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Tourism Jobs In Australia

Wage structure hampering tourism

Sep 01, 2011

Australia’s tourism industry – one of the country’s major employers – is facing many challenges that could impact on jobs.

As the local tourism industry faces a sustained high Australian dollar, as well as tough global economic conditions and downturn in visitors from traditional markets, government policy must allow the industry to adapt.

Co-convenor of the national Tourism & Events Excellence conference next week (September 5-7) at Melbourne’s MCG, Tony Charters said the conference hopes to engage governments.

“While there is not much that can be done about international conditions, the tourism industry must adapt to remain competitive, but it can’t do this by itself,” said Mr. Charters, “Governments have a role to play as changes in policy will help the industry to adjust.

“Otherwise we are likely to see Australian tourism investors moving off shore to develop tourist attractions and accommodation in economies with less regulation, lower costs to build and operate, and significantly lower labor costs in the same way manufacturers across many sectors have bailed out to China, Thailand, and India.”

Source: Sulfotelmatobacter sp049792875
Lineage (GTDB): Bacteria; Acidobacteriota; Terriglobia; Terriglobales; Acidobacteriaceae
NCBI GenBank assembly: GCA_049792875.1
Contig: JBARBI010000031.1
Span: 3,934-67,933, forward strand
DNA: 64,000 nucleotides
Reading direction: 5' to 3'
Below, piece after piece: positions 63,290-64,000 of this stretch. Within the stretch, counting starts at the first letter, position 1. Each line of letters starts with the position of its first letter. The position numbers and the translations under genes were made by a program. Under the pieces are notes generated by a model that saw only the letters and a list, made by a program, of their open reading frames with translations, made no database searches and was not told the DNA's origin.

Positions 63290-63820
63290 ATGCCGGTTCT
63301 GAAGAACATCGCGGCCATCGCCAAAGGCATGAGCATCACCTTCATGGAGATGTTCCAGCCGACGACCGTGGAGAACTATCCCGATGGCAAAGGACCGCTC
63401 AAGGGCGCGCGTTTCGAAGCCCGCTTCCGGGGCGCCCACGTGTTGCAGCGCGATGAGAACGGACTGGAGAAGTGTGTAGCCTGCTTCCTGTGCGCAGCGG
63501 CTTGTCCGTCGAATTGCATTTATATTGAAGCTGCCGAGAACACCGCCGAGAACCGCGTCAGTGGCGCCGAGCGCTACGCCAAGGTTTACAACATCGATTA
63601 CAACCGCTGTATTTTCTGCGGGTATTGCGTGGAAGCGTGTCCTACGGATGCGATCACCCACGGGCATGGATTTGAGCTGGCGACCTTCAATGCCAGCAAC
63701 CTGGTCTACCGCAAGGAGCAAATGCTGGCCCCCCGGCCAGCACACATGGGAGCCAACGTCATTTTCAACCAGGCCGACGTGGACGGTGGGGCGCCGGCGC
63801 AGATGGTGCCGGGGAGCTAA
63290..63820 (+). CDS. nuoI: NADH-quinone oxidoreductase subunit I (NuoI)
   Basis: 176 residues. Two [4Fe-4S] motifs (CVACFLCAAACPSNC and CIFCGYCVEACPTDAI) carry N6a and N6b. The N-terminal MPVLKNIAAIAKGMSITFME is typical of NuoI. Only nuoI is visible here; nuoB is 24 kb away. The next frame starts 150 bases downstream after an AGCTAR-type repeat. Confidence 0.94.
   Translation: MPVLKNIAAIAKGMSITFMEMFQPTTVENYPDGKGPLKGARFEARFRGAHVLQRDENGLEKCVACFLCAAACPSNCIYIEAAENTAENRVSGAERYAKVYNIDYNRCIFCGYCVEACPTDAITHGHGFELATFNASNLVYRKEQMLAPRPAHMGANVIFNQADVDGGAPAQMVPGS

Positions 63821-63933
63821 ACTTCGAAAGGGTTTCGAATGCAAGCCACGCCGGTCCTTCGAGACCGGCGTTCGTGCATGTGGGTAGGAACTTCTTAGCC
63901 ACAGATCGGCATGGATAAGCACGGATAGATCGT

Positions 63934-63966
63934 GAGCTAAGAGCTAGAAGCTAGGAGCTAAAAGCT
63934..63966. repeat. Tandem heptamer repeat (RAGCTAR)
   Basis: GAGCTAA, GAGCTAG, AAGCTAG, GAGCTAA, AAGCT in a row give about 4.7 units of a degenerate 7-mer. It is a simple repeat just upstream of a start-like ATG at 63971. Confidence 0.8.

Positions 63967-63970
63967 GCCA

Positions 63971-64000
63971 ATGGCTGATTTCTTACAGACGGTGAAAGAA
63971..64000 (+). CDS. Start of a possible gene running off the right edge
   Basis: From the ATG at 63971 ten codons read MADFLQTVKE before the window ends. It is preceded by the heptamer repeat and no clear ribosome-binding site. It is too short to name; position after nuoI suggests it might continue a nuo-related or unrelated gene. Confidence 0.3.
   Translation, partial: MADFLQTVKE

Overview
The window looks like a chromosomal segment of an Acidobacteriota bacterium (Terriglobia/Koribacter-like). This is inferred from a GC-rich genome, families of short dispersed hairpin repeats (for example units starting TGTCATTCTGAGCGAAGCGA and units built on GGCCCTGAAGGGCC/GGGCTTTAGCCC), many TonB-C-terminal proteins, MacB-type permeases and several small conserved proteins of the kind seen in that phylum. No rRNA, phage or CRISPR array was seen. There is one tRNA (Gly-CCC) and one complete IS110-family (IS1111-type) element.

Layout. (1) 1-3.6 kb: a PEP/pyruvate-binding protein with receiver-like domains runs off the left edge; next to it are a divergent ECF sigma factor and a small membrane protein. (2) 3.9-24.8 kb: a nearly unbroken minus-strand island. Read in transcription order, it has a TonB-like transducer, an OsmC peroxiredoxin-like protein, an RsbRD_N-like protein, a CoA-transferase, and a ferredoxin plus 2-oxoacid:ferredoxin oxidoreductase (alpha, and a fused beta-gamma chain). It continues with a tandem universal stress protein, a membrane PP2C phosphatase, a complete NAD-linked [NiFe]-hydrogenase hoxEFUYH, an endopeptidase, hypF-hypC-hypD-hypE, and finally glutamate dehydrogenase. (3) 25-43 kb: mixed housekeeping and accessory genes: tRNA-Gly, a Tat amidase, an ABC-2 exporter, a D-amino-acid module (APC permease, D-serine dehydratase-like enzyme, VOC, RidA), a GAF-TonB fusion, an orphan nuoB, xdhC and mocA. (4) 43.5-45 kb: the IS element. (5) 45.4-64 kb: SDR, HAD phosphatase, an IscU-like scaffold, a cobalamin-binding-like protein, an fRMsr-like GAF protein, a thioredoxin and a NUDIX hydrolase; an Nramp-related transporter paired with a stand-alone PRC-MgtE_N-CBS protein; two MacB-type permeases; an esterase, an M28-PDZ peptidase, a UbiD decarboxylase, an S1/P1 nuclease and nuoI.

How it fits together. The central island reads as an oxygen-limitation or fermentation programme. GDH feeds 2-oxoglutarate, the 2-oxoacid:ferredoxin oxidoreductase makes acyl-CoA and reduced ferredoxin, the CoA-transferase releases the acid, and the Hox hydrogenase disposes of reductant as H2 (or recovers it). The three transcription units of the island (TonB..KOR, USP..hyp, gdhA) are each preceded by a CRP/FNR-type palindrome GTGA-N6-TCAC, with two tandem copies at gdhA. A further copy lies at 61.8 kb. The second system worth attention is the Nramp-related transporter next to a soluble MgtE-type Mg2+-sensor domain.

Wayne Kayler-Thomson, Deputy Chairman of conference co-convenor, Victoria Tourism Industry Council (VTIC), agrees that government policy can assist the tourism industry secure its future.

“As a labor intensive industry, Australia’s workplace relations regime has a significant impact on the labor costs of tourism businesses,” said Mr. Kayler-Thomson, “The modern awards system does not reflect the nature of employees’ working hours; the fact the majority of hospitality businesses do much of their business and, therefore, engage the most staff, outside of the hours of 7 am–7 pm, wouldn’t surprise anyone.

“But rather than the awards system reflecting the unusual operating hours of these businesses, employers are forced to calculate penalty rates and night allowances because the respective award deems work done outside the hours of 7 am–7 pm to be outside regular working hours.

“Tourism directly employs 500,000 workers, more than double the people employed by mining (181,000). It employs more people than agriculture, forestry, and fishing; financial and insurance services; and wholesale trade, according to the Tourism Satellite Account for 2009–10.”

The role government can play will be a hotly-debated topic at the conference.

A full conference program is available at .

Wage structure hampering tourism
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